Mar 14, 2015

Bob's Burgers: The Most Gay-Positive Sitcom on TV

Since 2011, Bob's Burgers has been airing on Sunday night, in the company of Family Guy and American Dad.  But it is quite different from those programs.

1. The father and mother in the nuclear family are not insensitive jerks.
2. They accept their children's idiosyncracies, instead of berating and belittling them (on American Dad) or maiming and murdering them (on Family Guy)
3. There are no sociopaths (like Roger Smith and Stewie Griffin), who kill, maim, and express same-sex interests all in the same scene, as if they are all equally disgusting.
4. There are few if any jokes involving menstruation, masturbation, vomiting, golden showers, diarrhea, or body fluids in general.
5. No one ever collapses in a pool of blood.
6. No one ever expresses hatred of blacks, Asians, Native Americans, Jews, Muslims, women, gay men, lesbians, or transgender persons.


In short, you never think you're watching a Nazi recruitment film scripted by potty-mouthed third graders.

It's about a small, struggling burger joint in a resort town in New Jersey, run by aspiring chef Bob Belcher (voiced by H. Jon Benjamin, top photo) and his New York accented wife, Linda (John Roberts).  Plotlines generally involve restaurant problems, such a visit from the health inspector, competition with the pizza place across the street, or buying a food truck -- and the problems of the three kids:



1. Shy, socially-awkward teenager Tina (Dan Mintz).
2. Chubby preteen Gene (Eugene Merman), an exuberant nonconformist who may be gay.
3. Preteen rebel Louise (Kristin Schaal), who always wears bunny ears (no one in the family seems to care).

Heterosexism appears on occasion.  A boy band has only female fans, and when Gene gets a secret admirer, everyone assumes that it must be a girl.  But not often.  Usually same-sex desire and relationships are seamlessly integrated into everyday life.

Bob gets a part-time job as a taxi driver, and finds himself driving a group of drag queens home from the bars.  Does he:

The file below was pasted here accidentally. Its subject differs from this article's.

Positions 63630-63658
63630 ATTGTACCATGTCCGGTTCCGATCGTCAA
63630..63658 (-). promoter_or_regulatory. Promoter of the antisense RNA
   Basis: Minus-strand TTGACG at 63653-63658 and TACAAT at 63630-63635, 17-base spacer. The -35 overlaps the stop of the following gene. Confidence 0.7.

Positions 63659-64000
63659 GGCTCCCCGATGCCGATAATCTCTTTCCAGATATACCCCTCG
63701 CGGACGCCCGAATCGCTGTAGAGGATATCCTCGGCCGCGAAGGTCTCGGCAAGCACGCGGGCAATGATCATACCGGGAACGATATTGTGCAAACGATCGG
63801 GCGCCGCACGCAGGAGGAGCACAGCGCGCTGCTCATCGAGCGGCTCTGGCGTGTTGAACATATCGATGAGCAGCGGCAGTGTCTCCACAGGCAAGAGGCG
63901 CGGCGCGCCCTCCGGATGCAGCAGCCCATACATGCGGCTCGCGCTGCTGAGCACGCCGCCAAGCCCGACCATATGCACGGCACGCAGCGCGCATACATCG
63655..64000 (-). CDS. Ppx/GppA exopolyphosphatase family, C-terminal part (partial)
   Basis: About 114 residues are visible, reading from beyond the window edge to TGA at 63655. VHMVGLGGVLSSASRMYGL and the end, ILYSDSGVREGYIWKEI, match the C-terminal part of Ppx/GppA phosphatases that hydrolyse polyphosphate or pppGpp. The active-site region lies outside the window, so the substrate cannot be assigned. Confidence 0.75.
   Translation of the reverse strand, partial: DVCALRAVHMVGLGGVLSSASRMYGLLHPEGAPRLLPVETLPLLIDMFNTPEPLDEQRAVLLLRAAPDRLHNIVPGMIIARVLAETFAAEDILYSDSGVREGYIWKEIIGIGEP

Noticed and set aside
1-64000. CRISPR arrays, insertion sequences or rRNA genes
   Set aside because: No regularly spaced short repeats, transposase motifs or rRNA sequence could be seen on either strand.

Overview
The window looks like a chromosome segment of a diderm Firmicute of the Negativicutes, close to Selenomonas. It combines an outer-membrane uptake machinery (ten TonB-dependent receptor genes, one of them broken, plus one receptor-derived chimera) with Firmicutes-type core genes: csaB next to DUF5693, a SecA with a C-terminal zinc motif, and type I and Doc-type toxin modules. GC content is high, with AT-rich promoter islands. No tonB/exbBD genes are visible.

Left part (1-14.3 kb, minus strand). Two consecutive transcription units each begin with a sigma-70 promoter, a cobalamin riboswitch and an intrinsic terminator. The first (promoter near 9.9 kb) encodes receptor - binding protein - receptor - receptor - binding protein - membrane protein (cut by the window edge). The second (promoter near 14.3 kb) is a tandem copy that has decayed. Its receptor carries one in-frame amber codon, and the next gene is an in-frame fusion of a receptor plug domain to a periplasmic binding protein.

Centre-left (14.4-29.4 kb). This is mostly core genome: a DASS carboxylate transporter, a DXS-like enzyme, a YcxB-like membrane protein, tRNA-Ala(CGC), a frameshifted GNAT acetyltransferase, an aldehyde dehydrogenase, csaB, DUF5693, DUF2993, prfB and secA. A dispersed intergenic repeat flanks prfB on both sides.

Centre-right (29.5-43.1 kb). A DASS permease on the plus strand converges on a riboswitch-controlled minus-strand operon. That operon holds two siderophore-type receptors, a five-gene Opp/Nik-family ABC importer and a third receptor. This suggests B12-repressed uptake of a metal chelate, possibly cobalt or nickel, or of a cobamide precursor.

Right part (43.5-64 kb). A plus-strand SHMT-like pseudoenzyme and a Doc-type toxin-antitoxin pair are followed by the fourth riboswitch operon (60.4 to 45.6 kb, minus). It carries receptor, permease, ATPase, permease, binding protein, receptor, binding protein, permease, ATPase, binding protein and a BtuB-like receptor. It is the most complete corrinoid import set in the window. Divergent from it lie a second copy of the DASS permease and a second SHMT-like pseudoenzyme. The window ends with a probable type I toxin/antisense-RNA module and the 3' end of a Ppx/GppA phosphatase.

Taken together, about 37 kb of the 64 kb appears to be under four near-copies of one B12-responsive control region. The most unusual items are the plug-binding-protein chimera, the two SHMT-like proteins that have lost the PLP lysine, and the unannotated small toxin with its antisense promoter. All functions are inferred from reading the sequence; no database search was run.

a. Freak out, but learn tolerance.
b. Rescue the drag queens from homophobic harassment.
c. Invite them to the restaurant.

Answer: C.  Invite them to the restaurant.

At Christmastime, Bob decides to reconcile with his estranged Dad, Big Bob.  They meet in a gay bar called the Junkyard.  Why?
a. Neither of them realize that it's a gay bar until they get hit on; then they freak out but learn tolerance.
b. Big Bob tells Bob that he's gay and closeted; that's why he withdrew from the family.
c. Big Bob likes hanging out there with his gay friends.

Answer: C.  Big Bob just likes hanging out there.


Gene announces that he is gay.  What happens?

a. The family freaks out but learns tolerance.
b. The family goes overboard with acceptance,
c.  Nothing.

Actually, this episode hasn't appeared yet, and it's not likely to, because stories require conflict and, at least on Bob's Burgers, there wouldn't be any.  Being gay is perfectly ordinary; the family wouldn't have a reaction to it.

By the way, John Roberts, the voice actor who plays Linda, is gay.

Mar 13, 2015

Which Has More Beefcake: "Fringe" or "How I Met Your Mother"?

I was finding a lot of beefcake among the guest stars and "security guard #1" roles of Fringe, but I began wondering: was Fringe unique -- a casting agent with an eye for male beauty -- or was every tv series inundated with musclemen?    Maybe every guy who gets his SAG card nowadays knows his way around a gym.

To find out, I picked a tv sitcom at random -- How I Met Your Mother, which I've never seen.